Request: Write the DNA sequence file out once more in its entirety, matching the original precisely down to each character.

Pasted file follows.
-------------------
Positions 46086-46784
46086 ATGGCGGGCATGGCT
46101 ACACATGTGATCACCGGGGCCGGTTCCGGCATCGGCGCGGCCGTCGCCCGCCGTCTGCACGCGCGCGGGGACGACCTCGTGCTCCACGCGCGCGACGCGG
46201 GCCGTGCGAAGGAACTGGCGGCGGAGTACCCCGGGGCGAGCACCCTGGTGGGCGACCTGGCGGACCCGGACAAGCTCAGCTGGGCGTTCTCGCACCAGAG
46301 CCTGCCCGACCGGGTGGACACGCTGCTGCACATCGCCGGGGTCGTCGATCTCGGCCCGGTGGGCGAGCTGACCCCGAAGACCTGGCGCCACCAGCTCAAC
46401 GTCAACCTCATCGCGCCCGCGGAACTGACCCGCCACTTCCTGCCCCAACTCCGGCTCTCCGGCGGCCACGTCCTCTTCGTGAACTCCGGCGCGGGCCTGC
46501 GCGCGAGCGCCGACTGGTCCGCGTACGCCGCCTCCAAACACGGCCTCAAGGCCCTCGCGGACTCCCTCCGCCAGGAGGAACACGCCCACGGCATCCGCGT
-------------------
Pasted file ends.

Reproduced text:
Positions 46086-46784
46086 ATGGCGGGCATGGCT
46101 ACACATGTGATCACCGGGGCCGGTTCCGGCATCGGCGCGGCCGTCGCCCGCCGTCTGCACGCGCGCGGGGACGACCTCGTGCTCCACGCGCGCGACGCGG
46201 GCCGTGCGAAGGAACTGGCGGCGGAGTACCCCGGGGCGAGCACCCTGGTGGGCGACCTGGCGGACCCGGACAAGCTCAGCTGGGCGTTCTCGCACCAGAG
46301 CCTGCCCGACCGGGTGGACACGCTGCTGCACATCGCCGGGGTCGTCGATCTCGGCCCGGTGGGCGAGCTGACCCCGAAGACCTGGCGCCACCAGCTCAAC
46401 GTCAACCTCATCGCGCCCGCGGAACTGACCCGCCACTTCCTGCCCCAACTCCGGCTCTCCGGCGGCCACGTCCTCTTCGTGAACTCCGGCGCGGGCCTGC
46501 GCGCGAGCGCCGACTGGTCCGCGTACGCCGCCTCCAAACACGGCCTCAAGGCCCTCGCGGACTCCCTCCGCCAGGAGGAACACGCCCACGGCATCCGCGT